Did you score a new Android tablet for Christmas? You probably ripped it out of its packaging, powered it up and wondered what to do next. Here we've collected 25 great apps to help bring your new tablet to life.
Unlike Apple's iPad, Android tablets don't have tens of thousands of apps developed specifically for the larger screen size, and though you can install a majority of the apps available on the Android Market, you will find many of these are just smartphone apps stretched across the tablet's 10-inch display. Many apps will only be usable in portrait mode, and many will format poorly, with tiny blocks of text and masses of empty space, including big name apps like Facebook and Google Reader.
The apps below are different. Some are created specifically for Android tablets, and others simply translate well. We've tried to cover the activities we use tablets for most, including gaming and media playback, plus we've included apps that help bridge the divide between your tablet and your PC experience.
If there's one glaring problem for tablets, Android and the iPad alike, it's that these devices exist somewhere between smartphones and computers, but the device manufacturers are yet to commit to one side of this equation or the other. Splashtop Remote is a must-have app for anyone who thinks their tablet should be capable of a bit more PC-like heavy lifting.
This app requires you to install a streamer app on your Windows PC or Mac, and to have your computer on and connected to the internet. Splashtop can then access your PC from anywhere and allows you to control your machine remotely. In theory, this means you can play PC games on your tablet, but with the limited controls available Splashtop is best suited to business productivity for when you're away from your desk.
Some Android tablets come with DLNA media streaming available out of the box, like the Sony Tablet S, but not all will let you stream media from a server to be played on the tablet. BubbleUPnP allows your tablet to jump onto any network-attached drive and stream music, videos and photos over a local network, meaning you can finally snuggle up in bed with a good movie.
If you've downloaded BubbbleUPnP, you might have also discovered one of the other common limitations of Android tablets — the list of video files your tablet can play is limited to some MP4 files and maybe Windows Media Video files. To expand your tablet's video codec library, we found it was best to install an app like MX Video Player. This app will essentially replace the tablet's default video player but offer the ability to play a huge list of different files including DivX, XviD and MKV files, plus support for SRT subtitle files.
Depending on which processor your tablet uses (most will use the Nvidia Tegra 2 processor), you may need to install an additional codec pack, though the MX Player app will let you know this when you first install it and should link you to the right Codec Pack in the Market.
Among the top uses for tablet computers, catching up on the news of the day would be towards the top of this list for most people. Pulse News is our pick for the best news app for Honeycomb tablets, with thanks to its awesome scrolling interface and great use of the available screen real estate. Pulse isn't best if you want to read the local newspapers online, but if you manage an RSS feed with all of your favourite topics, then this app should be on your new tablet.
If you've struggled with the tiny on-screen keyboards you get on smartphones, then you were probably looking forward to a larger keyboard on your tablet. Funnily, these keyboards tend to be too big, making it difficult to easily reach across the screen with your fingers. SwiftKey for tablets is the perfect in-between space. You can choose a full-size layout for the keyboard if you prefer it, but Swiftkey also features a cool split QWERTY layout, where you can rest your hands on either side of the tablet screen and not have to reach for any of the keys.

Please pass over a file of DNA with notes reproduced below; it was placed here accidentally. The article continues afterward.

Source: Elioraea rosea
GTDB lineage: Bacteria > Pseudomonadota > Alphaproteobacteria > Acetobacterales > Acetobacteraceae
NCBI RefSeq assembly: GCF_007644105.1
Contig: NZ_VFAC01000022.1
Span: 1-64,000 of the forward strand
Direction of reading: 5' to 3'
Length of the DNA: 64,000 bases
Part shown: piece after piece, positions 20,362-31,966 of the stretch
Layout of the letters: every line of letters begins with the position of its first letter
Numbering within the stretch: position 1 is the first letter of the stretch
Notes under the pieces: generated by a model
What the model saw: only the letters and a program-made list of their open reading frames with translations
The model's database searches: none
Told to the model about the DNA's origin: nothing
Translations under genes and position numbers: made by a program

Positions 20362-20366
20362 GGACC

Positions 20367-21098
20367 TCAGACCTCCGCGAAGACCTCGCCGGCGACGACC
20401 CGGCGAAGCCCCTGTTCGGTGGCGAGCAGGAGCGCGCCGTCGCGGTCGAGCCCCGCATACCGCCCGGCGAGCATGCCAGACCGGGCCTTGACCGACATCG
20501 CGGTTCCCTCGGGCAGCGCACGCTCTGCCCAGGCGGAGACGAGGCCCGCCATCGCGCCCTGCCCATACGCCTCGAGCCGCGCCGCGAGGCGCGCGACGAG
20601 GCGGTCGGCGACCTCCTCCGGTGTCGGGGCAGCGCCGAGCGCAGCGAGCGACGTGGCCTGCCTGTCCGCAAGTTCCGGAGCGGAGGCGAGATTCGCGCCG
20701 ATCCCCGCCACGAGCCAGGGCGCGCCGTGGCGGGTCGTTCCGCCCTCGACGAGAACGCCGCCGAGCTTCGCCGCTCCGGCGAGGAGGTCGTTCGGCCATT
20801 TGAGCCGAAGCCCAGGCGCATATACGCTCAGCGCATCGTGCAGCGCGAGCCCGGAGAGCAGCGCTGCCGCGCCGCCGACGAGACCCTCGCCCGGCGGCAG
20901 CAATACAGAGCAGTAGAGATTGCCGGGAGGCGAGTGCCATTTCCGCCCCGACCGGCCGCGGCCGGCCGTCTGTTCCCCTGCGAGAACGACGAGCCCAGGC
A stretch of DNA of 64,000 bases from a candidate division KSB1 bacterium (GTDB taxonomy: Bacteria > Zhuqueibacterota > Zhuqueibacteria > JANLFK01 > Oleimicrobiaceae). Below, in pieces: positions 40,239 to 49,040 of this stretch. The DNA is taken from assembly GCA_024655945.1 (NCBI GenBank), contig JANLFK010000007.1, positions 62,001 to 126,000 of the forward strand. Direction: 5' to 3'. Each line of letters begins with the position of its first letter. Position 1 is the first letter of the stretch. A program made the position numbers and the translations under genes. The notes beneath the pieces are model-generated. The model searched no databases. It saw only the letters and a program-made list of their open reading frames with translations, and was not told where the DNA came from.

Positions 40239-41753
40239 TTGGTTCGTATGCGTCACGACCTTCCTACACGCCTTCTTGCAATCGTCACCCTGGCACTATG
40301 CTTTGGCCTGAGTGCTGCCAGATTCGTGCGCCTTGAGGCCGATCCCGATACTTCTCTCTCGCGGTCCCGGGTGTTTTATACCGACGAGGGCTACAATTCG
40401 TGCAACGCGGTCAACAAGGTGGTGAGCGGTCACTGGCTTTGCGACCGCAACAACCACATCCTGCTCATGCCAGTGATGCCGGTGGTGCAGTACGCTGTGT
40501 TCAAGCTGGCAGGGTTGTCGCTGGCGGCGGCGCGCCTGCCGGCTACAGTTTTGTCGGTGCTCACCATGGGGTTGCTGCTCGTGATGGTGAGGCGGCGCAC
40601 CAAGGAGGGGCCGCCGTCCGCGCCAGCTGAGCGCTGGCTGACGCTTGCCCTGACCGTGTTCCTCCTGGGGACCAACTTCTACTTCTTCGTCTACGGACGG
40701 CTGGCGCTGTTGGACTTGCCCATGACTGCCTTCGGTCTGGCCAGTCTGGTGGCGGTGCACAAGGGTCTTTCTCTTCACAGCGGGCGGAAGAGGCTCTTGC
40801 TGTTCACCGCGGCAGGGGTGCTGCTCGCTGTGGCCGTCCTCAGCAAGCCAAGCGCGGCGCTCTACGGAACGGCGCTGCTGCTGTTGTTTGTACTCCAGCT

If you intend to use your new tablet as a productivity tool, then you probably intend to work on documents created in Microsoft Word and Excel. If you haven't used it before, Google Docs is a great alternative to Microsoft's business tools and offers free, integrated cloud storage into the mix as well. A recent update to the Google Docs app has made it much more tablet-friendly, with an excellent three panel preview pane (pictured above).
The Dropbox app is the one app in this list that really hasn't been optimised for tablet use, but it is so handy we can't leave it out of this collection. Dropbox is a free cloud storage service that lets you save and access a range of files online so you can easily share them across a number of devices. If we are creating new documents or media on our tablet, Dropbox is our preferred way to sync it with every other PC we own.
Do you have friends with iPad 2 devices gloating about how cool it is that their tablet turns off "magically" whenever they cover the screen with the Smart Cover? Well, for a mere AU$2 you can also have a tablet that will switch the screen off when covered.
There are literally dozens of note-taking or journaling apps available on the Android Market, but Groovy Notes takes our pick for having the grooviest-looking layout. This layout includes a handy calendar to manage when notes have been taken, which we love. Groovy Notes also lets you record voice notes and play them back, and it integrates with your Dropbox account to automatically synchronise and back-up the notes and recordings you make.
Tablets are excellent tools for people working in photography and graphic design, but you need the right tablet and apps to make it worth your while. Your tablet should have a full-size SD card slot (there are a couple, like the Sony Tablet S and the Toshiba Thrive that do) and an image editing tool like Photoshop Touch. Obviously, Photoshop Touch doesn't include all of the same functionality as the desktop version of Photoshop does, but it has enough tools to keep you working while out and about.